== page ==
Enjoying Xbox games in the cloud will definitely not be possible for iPhone and iPad users for a while. Yesterday, we learned that Microsoft was ending its xCloud test program in the Apple universe, justifying it by too strict rules put in place by Cupertino and not necessarily fair for everyone. Especially when it came to video game apps. Apple not wishing to pass for the villain of this saga, he split a press release to the specialized site Business Insider.
Rules for user safety and fairness between developers
The App Store embodies a safe and reliable store for its users, where one can discover and download applications in complete safety. It’s also a great opportunity for developers who want to share their creation with all of our users. However, before an app is launched on the Store, we analyze it, we dissect it and we ensure that it complies with the rules put in place to protect our customers but, also, so that it does not. cannot privilege certain developers to the detriment of others.
Apple also declares that gaming services have their place on the Store provided that the apps they offer can be tested individually by its teams. An almost impossible task for services like GeForce NOW or xCloud which provide access to hundreds of titles through their network infrastructures and their various partnerships.
For Stadia, as the panel of titles available is already much smaller, the game could be worth the candle.
A story of the environment and big money
In section 4.2.7 of the Apple App Store User Guide there is a whole arsenal of commandments that may also explain why Curpertino cannot afford to allow this kind of service.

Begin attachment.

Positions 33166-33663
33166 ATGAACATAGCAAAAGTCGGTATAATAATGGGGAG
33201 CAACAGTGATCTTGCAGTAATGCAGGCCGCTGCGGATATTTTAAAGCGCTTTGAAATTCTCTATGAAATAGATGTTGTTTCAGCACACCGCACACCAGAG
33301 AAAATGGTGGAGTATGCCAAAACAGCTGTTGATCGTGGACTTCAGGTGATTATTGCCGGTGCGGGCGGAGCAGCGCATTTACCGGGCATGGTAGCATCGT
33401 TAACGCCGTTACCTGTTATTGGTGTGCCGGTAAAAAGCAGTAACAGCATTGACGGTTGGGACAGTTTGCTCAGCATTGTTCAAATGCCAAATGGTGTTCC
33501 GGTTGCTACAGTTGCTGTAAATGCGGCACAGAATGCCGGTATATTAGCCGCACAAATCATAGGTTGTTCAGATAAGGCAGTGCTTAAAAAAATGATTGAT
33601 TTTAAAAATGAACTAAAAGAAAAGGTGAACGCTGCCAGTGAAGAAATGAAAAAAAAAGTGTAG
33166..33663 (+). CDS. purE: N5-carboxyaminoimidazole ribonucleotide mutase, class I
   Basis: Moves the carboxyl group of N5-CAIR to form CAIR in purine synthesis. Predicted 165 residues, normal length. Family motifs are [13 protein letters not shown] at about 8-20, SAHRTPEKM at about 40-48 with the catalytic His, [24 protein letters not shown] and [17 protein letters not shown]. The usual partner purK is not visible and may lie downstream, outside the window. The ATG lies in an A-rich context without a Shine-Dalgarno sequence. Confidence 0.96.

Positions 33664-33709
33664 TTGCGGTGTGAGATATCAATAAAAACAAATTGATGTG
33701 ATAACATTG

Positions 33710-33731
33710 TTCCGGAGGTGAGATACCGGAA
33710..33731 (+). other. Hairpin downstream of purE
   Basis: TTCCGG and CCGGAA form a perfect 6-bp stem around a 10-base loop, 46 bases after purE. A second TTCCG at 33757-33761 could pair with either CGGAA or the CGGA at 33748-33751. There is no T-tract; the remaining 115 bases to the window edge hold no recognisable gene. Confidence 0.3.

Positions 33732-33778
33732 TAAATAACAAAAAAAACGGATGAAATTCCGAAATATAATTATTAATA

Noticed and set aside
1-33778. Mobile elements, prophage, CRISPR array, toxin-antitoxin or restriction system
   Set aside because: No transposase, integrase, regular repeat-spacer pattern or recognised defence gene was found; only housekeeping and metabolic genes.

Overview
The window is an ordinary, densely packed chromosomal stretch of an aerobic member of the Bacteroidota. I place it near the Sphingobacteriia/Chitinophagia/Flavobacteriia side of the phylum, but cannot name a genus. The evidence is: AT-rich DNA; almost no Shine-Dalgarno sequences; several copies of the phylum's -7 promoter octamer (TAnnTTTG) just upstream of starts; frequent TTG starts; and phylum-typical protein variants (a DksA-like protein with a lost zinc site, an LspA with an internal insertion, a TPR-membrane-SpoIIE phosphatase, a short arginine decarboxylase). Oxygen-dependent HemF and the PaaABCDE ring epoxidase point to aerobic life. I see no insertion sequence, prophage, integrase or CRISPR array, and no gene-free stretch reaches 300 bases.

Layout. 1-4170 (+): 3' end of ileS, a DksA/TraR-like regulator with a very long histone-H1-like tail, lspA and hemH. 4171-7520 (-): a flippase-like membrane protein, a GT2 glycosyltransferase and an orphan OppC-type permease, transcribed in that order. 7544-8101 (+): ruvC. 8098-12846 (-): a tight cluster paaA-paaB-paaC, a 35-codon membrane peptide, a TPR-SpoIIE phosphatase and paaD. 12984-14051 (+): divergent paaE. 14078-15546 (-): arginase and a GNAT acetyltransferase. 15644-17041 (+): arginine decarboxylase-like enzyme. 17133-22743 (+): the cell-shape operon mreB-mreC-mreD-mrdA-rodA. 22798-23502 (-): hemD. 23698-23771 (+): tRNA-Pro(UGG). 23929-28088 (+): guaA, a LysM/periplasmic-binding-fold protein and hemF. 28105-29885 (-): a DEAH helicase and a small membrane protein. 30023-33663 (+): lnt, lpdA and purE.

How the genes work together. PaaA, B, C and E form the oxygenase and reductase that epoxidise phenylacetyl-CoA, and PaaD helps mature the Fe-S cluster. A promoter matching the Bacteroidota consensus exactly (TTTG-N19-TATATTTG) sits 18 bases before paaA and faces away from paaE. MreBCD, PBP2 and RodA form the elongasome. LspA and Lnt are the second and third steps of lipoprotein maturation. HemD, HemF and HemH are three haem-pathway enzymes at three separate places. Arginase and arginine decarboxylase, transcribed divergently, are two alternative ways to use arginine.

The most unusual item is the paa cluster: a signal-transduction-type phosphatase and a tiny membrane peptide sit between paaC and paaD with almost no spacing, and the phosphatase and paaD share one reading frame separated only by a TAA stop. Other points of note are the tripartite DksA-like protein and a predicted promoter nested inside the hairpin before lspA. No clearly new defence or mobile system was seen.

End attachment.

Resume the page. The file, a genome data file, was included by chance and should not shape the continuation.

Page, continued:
From the execution of programs on a local device, to supervised subscription, including the compulsory connection of a device to a local network and the development of an interface that does not make one think of either that of iOS or that of from the App Store, nothing fits with the aspirations of Microsoft, Google or Nvidia.
Why Shadow, the PC gaming in the Cloud is spared (or almost)? The reason is simple: it’s a complete Windows ecosystem accessible from the cloud, a real virtual computer in short and which does not belong to you. You rent it out to Shadow, which is tolerated by Apple rules.
In the same vein: let’s imagine that all these players find a solution so that Cupertino can earn a commission each time a user accesses one of the games services in the cloud. Once this has been paid, he would no longer touch anything on any transactions and purchases made on the servers, through the apps. Everything would happen out of his sight since in the cloud. And that is also a big problem for Apple, which wants to deduct its tax on each transaction carried out in-app through its Store. ” We don’t touch the grisbi “, As intangible as it is and even more so when it is Apple’s.
Microsoft hasn’t completely thrown in the towel, however. He just decided to focus his efforts where they would pay off and with less worry, on Android.
This is why, on Wednesday August 5 afternoon, Microsoft announced an official alliance with Samsung to propose the Game Pass and, by extension, the xCloud for free for 3 months to all those who pre-order the next Galaxy Note 20. This should not have improved the climate between Microsoft and Apple, with Samsung being one of Cupertino’s biggest competitors in the mobility segment.